Drug Problem Still Strong in Myanmar

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News,World,War on Drugs,Burma

Despite the economic boom in the urban areas of Myanmar, the rural countryside and mountains are still plagued with poverty and a drug problem that is open and out of control. (March 17)

SHOTLIST:

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Yangon, Myanmar - March 5, 2014

1. Wide pan of city skyline

2. Mid traffic on street

3. Mid mechanical diggers at construction site in downtown Yangon

4. SOUNDBITE (English) Name, Occupation (Transcript Below)

Nampakta village, Myanmar - January 27, 2014

5. Wide men in field smoking and taking drugs

6. Mid man kneeling down smoking through bottle and pipe

7. SOUNDBITE (Kachin) Daw Li, resident (Transcript Below)

Loi Charam village, Myanmar - January 29, 2014

8. Various woman pounding rice in village as sun rises

Shan State, Myanmar - January 30, 2014

9. Various of opium poppies in fields, some of the poppy heads have scores known as striations on the side, which shows the resin has already been taken from them

Yangon, Myanmar - February 3, 2014

10. SOUNDBITE (English) Jason Eligh, UN Office on Drugs and Crime, Myanmar manager (Transcript Below)

++SOUNDBITE PARTIALLY COVERED WITH B-ROLL++

Nampakta village, Myanmar - January 27, 2014

11. Wide men smoking drugs by mound of rocks

12. Mid men crouching down smoking drugs by motorbike

Shan State - January 31, 2014

13. Wide Ta'ang National Liberation Army troops marching - the troops are from one of Myanmar's numerous armed ethnic groups resisting the authority of the government

14. Tight soldier carrying rocket-launcher

15. Tight poppy flower in field

16. Various troops cutting down poppy crop

Yangon, Myanmar - February 3, 2014

17. SOUNDBITE (English) Jason Eligh, UN Office on Drugs and Crime, Myanmar manager (Transcript Below)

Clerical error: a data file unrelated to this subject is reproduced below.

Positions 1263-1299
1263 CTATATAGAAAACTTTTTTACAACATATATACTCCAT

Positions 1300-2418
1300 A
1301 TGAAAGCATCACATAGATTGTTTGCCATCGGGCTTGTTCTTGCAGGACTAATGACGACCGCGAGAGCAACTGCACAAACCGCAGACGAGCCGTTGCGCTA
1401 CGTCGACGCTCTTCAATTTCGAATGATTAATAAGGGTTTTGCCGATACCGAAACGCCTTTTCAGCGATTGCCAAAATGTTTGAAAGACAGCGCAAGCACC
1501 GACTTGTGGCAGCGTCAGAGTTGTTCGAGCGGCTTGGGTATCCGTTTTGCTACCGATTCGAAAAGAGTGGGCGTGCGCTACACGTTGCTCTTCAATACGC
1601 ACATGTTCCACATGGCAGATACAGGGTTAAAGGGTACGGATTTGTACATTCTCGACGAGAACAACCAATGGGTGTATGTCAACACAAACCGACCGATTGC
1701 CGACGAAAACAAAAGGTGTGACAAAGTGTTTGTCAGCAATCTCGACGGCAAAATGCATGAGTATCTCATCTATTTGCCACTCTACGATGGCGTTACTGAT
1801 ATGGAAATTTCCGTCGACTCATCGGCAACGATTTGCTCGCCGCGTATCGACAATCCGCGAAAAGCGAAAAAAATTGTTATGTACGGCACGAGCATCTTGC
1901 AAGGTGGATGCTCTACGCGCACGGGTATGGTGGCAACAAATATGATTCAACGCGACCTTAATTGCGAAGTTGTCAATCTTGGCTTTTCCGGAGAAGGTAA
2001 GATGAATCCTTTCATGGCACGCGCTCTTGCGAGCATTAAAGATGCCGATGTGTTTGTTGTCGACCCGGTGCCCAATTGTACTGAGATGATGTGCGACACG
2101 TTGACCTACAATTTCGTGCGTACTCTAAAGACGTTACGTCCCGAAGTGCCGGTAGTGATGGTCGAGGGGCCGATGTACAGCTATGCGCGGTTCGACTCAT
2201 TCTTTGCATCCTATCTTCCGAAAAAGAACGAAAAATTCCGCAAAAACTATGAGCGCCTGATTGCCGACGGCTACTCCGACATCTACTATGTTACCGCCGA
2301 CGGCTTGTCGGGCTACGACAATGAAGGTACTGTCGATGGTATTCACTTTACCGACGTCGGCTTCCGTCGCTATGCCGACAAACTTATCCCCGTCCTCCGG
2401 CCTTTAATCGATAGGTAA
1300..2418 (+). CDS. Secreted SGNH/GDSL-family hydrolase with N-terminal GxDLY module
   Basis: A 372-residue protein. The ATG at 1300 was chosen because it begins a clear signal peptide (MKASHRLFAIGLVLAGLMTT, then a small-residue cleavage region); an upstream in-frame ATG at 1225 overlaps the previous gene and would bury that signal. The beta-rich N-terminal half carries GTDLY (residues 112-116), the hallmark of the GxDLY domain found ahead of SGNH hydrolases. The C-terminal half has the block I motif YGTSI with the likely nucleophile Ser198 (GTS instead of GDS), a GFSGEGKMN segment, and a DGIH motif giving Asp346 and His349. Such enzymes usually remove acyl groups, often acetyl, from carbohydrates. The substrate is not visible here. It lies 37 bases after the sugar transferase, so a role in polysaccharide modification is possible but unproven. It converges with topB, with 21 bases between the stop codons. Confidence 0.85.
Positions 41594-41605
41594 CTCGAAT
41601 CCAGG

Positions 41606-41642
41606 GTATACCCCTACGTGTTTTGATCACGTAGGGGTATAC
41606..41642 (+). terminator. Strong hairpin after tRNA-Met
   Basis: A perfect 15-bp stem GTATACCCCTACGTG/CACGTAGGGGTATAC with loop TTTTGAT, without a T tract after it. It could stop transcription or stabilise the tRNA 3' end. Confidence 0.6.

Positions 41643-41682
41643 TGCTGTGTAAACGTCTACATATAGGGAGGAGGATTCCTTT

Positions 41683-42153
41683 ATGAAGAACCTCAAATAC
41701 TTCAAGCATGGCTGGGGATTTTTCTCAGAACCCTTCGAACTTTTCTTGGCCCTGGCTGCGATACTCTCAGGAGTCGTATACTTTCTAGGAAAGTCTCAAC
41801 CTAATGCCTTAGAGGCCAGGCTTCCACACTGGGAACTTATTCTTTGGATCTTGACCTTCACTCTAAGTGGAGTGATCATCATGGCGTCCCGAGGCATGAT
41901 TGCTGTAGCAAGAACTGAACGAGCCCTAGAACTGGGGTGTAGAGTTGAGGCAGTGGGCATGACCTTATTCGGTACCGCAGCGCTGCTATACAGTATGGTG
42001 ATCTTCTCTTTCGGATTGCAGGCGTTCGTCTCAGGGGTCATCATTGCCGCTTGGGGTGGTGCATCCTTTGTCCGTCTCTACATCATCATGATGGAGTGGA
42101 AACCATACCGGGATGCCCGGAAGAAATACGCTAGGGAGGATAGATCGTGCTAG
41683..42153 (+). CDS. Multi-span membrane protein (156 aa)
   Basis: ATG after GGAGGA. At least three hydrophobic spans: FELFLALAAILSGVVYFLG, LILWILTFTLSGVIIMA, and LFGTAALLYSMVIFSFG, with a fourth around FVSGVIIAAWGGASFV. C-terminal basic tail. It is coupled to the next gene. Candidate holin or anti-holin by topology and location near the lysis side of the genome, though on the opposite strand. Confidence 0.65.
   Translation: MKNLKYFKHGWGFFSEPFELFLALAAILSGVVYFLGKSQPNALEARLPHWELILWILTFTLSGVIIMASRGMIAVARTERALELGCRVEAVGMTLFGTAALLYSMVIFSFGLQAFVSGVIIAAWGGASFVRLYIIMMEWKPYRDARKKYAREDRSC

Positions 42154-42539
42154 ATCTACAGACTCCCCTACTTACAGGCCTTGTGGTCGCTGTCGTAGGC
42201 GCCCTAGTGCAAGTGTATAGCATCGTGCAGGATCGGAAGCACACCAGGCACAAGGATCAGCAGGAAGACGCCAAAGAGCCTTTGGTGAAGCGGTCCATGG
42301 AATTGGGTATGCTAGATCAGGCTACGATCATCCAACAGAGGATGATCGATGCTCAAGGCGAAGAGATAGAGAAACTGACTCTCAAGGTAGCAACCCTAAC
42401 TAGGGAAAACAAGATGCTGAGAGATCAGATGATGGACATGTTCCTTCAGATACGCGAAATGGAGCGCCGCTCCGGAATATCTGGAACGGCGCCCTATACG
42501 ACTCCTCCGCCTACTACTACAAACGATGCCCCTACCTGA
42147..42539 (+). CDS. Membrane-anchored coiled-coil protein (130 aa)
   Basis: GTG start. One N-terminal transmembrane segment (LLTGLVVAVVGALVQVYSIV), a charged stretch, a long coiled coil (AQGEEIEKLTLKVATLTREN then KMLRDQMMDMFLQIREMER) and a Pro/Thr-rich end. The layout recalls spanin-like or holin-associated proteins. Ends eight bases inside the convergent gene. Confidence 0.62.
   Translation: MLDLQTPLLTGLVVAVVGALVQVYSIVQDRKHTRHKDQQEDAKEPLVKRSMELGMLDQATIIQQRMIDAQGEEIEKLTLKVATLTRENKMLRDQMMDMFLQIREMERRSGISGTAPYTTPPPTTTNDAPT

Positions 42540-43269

Loi Charam village, Myanmar - January 29, 2014

18. Mid woman picking out rice from sieve

19. Tight young boy carrying a younger child on his back

20. Mid two children by fire

VOICE-OVER SCRIPT:

ON THE SURFACE, MYANMAR APPEARS TO BE A POSITIVE STORY OF HOPE AND OPTIMISM - A ONCE MILITARY-RUN COUNTRY OPENING UP, WITH THE WORLD REWARDING IT WITH A RUSH TO INVEST.

BUT IN RURAL AREAS, POVERTY STALKS THE PEOPLE AND THE DRUG PROBLEM IS IN THE OPEN AND OUT OF CONTROL.

SOUNDBITE (Kachin) Daw Li, mother who lost two sons to overdose:

"They used to be secretive. Everyone used to hide in their houses. But for the last seven or eight years dealers have been selling drugs openly like this in the cemetery without fear."

THE INVESTMENT THAT HAS FLOODED URBAN AREAS CANNOT BE SEEN IN THE COUNTRYSIDE.

HERE THE OLD ECONOMY LIVES ON: OPIUM POPPIES, GROWN FOR HEROIN. FOR POOR FARMERS, THESE CROPS ARE THE DIFFERENCE BETWEEN HAVING FOOD AND STARVING.

SOUNDBITE (English) Jason Eligh, UN Office on Drugs and Crime, Myanmar Country manager:

"Why is poppy cultivation and production important? Because it's a reflection on the paucity of development in this country and the fact that the people who are stuck with only having the option to grow poppy are the ones that are suffering the most and the ones who won't see the benefits in the short term anyways, of this development excess that is going on here."

THE GOVERNMENT DOESN'T INTERVENE. ETHNIC ARMIES RULE SEVERAL REMOTE AREAS, AND THE COUNTRY IS WORKING TOWARD A NATIONWIDE CEASEFIRE. THE MAIN PRIORITY IS MAINTAINING SECURITY, SO THE POPPY FIELDS SURVIVE AND MULTIPLY.

AND THE RURAL POPULATION DEPENDS ON THEIR SURVIVAL.

SOUNDBITE (English) Jason Eligh, UN Office on Drugs and Crime, Myanmar Country manager:

"Go to the rural areas of Shan or Kachin or Sagaing or Chin. Ask them 'how is the new Myanmar working out for you?'. You'll get a very different answer."

ACCORDING TO THE WORLD BANK, MORE THAN A QUARTER OF THE COUNTRY LIVES BELOW THE POVERTY LINE AND AROUND A THIRD OF CHILDREN UNDER FIVE ARE MALNOURISHED.

MATTHEW BURGOYNE, ASSOCIATED PRESS

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